Bank president and entrepreneur Robert Earl James was born on November 21, 1946, in Hattiesburg, Mississippi, to Annie Mae and Jimmie James, Sr. James graduated from L.J. Rowan High School in 1964, after which he received his B.A. degree in accounting from Morris Brown College in Atlanta, Georgia. In 1968, James became one of the first African Americans to be accepted into Harvard Business School.
After obtaining his M.B.A. in 1970, James became President of Carver State Bank in Savannah, Georgia, one of the oldest African American-owned commercial banks. During his thirty-year tenure as President and CEO of Carver State Bank, James pioneered the re-development of Atlanta’s inner city as well as helped avert the financial crisis of Morris Brown College. In addition, James acted as Chairman of the National Bankers Association in 1978 and 1990. From 1981 to 2002, James served on the board of the Georgia Telecommunication Authority; he also purchased and revived The Savannah Tribune (now known as The Tribune). In 1989, James became the owner and publisher of The Fort Valley Herald; both are publications dedicated to the African American community.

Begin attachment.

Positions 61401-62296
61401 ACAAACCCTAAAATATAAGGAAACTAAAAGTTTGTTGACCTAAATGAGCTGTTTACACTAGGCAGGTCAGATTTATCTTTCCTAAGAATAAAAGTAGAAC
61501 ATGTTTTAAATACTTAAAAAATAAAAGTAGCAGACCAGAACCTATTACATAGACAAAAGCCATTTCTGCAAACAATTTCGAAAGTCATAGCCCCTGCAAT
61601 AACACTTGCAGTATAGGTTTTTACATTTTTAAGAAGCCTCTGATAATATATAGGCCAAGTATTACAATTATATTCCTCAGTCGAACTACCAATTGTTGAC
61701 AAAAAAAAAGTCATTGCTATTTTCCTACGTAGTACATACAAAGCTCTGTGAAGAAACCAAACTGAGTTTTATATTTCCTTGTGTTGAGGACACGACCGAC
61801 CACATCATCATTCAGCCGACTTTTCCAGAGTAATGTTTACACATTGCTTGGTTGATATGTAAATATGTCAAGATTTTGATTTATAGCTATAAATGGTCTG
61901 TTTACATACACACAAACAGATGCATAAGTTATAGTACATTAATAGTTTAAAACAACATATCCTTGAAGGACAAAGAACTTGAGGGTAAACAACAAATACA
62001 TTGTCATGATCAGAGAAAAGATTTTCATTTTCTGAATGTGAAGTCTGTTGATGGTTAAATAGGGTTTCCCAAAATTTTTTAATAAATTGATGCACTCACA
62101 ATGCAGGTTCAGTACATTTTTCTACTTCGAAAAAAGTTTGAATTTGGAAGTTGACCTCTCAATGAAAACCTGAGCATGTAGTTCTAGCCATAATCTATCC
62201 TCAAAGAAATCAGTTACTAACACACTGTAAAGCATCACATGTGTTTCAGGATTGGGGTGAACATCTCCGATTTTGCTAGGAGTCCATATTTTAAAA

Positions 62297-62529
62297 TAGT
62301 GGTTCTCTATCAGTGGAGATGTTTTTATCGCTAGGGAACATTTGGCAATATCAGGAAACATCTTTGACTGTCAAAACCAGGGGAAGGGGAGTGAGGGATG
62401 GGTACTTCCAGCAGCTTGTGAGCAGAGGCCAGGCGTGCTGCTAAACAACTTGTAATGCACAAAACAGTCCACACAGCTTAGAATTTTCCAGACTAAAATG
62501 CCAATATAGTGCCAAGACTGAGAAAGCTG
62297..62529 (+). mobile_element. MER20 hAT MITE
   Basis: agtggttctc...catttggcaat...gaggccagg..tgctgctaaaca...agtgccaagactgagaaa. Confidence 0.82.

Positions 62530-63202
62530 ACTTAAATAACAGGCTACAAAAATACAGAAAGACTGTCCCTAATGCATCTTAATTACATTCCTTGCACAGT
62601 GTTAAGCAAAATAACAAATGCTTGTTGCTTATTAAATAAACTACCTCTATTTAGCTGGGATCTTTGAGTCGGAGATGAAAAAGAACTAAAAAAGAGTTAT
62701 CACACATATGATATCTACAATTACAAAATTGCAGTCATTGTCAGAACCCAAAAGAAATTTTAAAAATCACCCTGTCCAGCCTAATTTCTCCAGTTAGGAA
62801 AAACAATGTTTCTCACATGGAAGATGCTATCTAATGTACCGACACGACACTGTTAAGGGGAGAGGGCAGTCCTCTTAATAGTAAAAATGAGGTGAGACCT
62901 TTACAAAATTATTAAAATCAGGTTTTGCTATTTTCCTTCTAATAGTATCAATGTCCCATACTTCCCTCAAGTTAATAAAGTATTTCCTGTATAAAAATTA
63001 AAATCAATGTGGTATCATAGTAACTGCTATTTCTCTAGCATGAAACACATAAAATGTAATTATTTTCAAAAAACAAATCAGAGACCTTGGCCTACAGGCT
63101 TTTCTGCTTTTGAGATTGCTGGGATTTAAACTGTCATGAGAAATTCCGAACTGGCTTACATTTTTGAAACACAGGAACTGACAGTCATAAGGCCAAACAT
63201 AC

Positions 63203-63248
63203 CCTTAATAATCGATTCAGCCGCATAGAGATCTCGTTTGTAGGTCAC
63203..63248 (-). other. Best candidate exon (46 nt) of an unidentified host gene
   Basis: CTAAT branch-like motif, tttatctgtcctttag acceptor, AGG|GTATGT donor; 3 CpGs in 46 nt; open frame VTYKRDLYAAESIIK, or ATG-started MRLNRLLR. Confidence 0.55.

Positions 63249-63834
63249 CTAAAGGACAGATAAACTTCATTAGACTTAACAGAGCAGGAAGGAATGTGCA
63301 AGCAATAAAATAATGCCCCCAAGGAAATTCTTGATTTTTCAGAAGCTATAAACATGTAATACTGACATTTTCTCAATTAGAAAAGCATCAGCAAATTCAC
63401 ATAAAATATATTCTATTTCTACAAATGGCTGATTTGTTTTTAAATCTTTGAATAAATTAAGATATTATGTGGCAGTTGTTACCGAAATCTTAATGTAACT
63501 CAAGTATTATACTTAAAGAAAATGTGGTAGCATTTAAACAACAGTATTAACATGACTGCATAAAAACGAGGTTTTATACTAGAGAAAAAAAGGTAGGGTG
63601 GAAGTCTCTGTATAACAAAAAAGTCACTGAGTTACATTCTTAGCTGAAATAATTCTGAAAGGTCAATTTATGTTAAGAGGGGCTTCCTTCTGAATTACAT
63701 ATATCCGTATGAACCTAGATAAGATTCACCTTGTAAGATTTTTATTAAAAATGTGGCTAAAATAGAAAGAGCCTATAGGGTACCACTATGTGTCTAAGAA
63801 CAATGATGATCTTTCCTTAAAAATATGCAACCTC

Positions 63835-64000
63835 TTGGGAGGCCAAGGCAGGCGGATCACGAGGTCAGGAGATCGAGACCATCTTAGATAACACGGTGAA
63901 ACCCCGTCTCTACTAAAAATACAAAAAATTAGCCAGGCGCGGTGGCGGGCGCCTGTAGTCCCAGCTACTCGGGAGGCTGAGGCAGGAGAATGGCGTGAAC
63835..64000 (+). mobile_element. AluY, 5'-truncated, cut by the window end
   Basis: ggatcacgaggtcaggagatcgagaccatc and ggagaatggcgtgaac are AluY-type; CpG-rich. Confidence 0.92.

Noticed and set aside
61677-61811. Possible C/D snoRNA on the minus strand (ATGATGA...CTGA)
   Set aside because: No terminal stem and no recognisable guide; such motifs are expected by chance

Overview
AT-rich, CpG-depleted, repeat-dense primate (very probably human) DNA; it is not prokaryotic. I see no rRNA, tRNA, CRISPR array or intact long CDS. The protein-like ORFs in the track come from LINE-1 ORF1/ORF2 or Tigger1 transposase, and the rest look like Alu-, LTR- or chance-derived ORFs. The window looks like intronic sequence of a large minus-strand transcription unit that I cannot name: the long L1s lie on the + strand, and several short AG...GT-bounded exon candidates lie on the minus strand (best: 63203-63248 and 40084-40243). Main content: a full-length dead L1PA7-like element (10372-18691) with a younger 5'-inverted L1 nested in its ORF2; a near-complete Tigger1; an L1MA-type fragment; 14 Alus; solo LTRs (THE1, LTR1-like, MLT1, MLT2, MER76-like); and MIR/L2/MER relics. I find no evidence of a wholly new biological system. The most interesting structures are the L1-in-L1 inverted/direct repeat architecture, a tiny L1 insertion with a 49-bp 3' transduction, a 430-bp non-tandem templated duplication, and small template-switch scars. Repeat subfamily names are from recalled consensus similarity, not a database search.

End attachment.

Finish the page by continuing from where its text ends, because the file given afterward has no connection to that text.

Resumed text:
James was recognized for his work with various honors and awards, including being named one of the 100 Most Influential Black Americans by Ebony Magazine in 2003, and being awarded the Distinguished Service Award by the National Bankers Association.
James and his wife, Shirley James, who is the editor of The Tribune, lived in Savannah, Georgia; they raised three children.